Although in vitro fertilization (IVF) is associated with adverse perinatal outcomes, there is increasing concern about the long-term and sex-specific health implications. Augmenting our IVF mouse model to longitudinally investigate metabolic outcomes in offspring from optimal neonatal litter sizes, we found sex-specific metabolic outcomes in IVF offspring. IVF-conceived females had higher body weight and cholesterol levels compared to naturally conceived females, whereas IVF-conceived males had higher levels of triglycerides and insulin, and increased body fat composition. Through adult liver transcriptomics and proteomics, we identified sexually dimorphic dysregulation of the sterol regulatory element-binding protein (SREBP) pathways that are associated with the sex-specific phenotypes. We also found that global loss of DNA methylation in placenta was linked to higher cholesterol levels in IVF-conceived females. Our findings indicate that IVF procedures have long-lasting sex-specific effects on metabolic health of offspring and lay the foundation to utilize the placenta as a predictor of long-term outcomes.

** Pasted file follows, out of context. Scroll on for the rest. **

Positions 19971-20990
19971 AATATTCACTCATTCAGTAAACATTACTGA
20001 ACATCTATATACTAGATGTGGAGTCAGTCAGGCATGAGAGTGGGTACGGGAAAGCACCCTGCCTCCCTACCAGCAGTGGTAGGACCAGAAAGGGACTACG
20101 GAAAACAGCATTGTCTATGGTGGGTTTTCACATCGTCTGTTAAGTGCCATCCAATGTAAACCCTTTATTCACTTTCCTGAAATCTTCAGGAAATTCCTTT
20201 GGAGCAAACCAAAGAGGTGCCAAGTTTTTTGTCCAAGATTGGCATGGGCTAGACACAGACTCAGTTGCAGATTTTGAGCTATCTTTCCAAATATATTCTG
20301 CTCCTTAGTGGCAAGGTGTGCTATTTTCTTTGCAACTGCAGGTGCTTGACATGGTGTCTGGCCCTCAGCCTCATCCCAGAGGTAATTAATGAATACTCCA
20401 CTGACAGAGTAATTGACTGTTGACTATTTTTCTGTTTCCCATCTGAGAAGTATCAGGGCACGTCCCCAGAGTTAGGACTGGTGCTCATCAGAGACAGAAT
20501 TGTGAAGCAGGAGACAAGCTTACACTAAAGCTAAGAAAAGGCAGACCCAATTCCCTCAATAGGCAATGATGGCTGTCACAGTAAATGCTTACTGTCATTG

- assisted reproductive technologies
- developmental origins of health and disease
- long-term health
- metabolic outcomes
ASJC Scopus subject areas
- Molecular Biology